The Geneva asset management firm Prime Partners has agreed to pay $5 million (CHF4.8 million) to the United States to settle charges for tax evasion and assisting US taxpayers in opening and maintaining undeclared foreign bank accounts from 2001 to 2010.
A US Department of Justice (DOJ) statement external linkon August 15 said the firm had entered a non-prosecution agreement and agreed to pay $5 million to the US for helping US taxpayer-clients create and maintain undeclared foreign bank accounts.
Under the agreement Prime Partners handed over 175 client files for non-compliant US taxpayer-clients. The DOJ said the firm would not be criminally prosecuted and had offered ‘extraordinary cooperation’.
Prime Partners forfeited $4.32 million, representing fees that it earned by handling US taxpayer-clients’ accounts, and paid $680,000 in restitution to the Internal Revenue Service (IRS), representing unpaid taxes arising from the tax evasion by Prime Partners’ US taxpayer-clients.
Acting Manhattan US Attorney Joon H. Kim said: “Prime Partners admits to helping its clients conceal their ownership of foreign bank accounts to avoid their US tax obligations. They created sham entities and even counselled their clients to use pay phones and prepaid debit cards to avoid detection of their tax fraud scheme.”
The DOJ said the Geneva firm had admitted its wrongful conduct, notably that it knew certain US taxpayers were maintaining undeclared foreign bank accounts with the assistance of Prime Partners in order to evade their US tax obligations, in violation of US law.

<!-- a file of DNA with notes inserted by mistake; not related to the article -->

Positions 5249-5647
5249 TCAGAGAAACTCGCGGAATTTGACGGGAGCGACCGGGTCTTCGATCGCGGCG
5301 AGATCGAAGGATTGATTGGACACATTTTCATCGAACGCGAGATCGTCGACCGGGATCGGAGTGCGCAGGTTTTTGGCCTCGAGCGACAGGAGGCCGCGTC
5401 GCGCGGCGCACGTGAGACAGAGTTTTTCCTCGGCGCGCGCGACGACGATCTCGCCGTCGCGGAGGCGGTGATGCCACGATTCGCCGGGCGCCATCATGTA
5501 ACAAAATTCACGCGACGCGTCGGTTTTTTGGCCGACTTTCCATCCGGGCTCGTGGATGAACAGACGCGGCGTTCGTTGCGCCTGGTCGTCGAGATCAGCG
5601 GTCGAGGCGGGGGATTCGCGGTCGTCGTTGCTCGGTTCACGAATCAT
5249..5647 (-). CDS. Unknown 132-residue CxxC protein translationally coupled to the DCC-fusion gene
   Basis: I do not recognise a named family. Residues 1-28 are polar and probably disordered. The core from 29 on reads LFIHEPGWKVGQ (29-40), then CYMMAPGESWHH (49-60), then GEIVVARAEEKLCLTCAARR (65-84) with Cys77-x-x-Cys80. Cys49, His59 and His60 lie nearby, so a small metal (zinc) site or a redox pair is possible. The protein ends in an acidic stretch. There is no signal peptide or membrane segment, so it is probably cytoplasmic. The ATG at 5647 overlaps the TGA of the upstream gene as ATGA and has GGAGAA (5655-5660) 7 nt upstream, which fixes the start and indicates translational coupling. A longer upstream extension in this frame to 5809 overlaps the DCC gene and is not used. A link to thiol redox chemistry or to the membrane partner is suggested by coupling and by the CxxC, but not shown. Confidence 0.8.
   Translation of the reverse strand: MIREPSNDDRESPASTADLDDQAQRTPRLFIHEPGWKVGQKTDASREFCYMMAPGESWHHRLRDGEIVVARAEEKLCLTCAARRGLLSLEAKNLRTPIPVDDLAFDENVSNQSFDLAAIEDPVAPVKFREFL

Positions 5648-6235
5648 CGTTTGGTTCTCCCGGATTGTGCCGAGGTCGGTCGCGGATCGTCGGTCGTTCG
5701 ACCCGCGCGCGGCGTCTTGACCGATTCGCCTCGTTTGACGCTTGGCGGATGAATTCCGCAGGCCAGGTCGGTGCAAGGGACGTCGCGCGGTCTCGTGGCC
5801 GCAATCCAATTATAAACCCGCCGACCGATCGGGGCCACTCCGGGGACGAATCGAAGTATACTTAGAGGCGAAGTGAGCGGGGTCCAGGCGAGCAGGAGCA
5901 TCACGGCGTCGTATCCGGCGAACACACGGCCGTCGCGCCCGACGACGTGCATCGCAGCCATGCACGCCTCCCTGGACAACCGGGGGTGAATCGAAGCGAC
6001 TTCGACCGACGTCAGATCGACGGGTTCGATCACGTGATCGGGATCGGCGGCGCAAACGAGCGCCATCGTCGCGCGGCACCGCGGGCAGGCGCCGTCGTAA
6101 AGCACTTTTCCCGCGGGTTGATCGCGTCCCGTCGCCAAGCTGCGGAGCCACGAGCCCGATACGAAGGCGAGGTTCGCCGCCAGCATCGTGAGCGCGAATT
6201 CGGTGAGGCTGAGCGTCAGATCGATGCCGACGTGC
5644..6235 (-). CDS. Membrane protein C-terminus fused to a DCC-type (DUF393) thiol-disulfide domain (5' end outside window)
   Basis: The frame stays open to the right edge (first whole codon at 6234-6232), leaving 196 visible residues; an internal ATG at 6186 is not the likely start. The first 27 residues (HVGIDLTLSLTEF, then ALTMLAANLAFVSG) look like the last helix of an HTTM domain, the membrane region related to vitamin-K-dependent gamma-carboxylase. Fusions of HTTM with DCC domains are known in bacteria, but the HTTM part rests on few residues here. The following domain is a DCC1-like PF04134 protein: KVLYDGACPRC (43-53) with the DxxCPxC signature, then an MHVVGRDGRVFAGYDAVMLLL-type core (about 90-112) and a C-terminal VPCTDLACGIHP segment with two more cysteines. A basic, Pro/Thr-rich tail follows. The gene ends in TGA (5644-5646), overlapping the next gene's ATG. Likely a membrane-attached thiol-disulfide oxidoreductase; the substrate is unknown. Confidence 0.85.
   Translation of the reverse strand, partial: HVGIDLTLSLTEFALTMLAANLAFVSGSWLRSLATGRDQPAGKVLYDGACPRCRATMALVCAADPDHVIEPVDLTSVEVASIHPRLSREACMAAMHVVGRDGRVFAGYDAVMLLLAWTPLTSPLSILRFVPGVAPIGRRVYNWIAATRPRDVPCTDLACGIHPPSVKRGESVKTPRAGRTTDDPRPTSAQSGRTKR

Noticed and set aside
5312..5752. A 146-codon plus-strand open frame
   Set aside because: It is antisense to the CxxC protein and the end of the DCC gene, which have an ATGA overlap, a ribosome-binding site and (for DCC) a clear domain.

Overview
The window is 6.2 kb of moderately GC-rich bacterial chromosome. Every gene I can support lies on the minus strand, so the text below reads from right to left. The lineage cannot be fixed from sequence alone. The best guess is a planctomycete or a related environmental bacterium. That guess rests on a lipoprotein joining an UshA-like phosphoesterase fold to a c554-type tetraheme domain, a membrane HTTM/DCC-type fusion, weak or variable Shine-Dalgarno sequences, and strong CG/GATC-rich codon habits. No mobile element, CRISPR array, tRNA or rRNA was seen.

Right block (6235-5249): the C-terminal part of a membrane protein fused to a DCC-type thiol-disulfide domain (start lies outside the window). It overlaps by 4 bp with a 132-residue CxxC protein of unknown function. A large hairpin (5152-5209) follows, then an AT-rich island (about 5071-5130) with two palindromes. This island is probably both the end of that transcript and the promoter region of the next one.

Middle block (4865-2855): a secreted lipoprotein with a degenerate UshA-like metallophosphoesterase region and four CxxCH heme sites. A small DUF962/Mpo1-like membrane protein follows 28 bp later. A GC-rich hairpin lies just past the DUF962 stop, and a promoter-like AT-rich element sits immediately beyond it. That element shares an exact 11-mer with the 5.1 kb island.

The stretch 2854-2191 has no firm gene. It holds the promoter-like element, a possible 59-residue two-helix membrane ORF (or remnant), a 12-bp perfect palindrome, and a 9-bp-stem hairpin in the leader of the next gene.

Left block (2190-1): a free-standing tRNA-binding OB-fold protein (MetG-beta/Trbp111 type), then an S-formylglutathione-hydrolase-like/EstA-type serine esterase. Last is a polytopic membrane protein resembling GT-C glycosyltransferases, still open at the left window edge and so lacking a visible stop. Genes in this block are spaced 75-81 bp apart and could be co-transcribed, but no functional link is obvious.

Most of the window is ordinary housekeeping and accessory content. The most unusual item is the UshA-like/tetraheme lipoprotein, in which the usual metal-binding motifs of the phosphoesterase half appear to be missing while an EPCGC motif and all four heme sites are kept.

It also acknowledged that it helped certain US taxpayer-clients conceal from the IRS their beneficial ownership of undeclared assets maintained in foreign bank accounts by creating sham entities with no business purpose, advised the US taxpayer-clients not to retain their account statements and to destroy any faxes they received from Prime Partners.
The US justice authorities say that, in early 2009, Prime Partners voluntarily implemented a series of remedial measures to stop assisting US taxpayers in evading federal income taxes. Following the settlement, it must continue to cooperate with the US for at least three years.
Numerous Swiss banks and financial institutions have been caught up in a long-running tax dodging dispute between Switzerland and the US.
In 2009, UBS became the first Swiss bank to be punished by the US for helping clients evade taxes. It was hit with a big fine, as were later Credit Suisse, Julius Bär and other banks. The collapse of Wegelin prompted Swiss legislators to bring down the curtain of banking secrecy and negotiate a non-prosecution agreement with the US for a number of financial institutions caught up in the tax evasion spat.
The DOJ closed its "Swiss Bank Programexternal link" in January 2016, having netted $1.36 billion in fines from 80 Swiss or Swiss-based banks.
A handful of other banks, including Pictet and the Basel and Zurich cantonal banks, could still be subject to criminal convictions and heavy fines.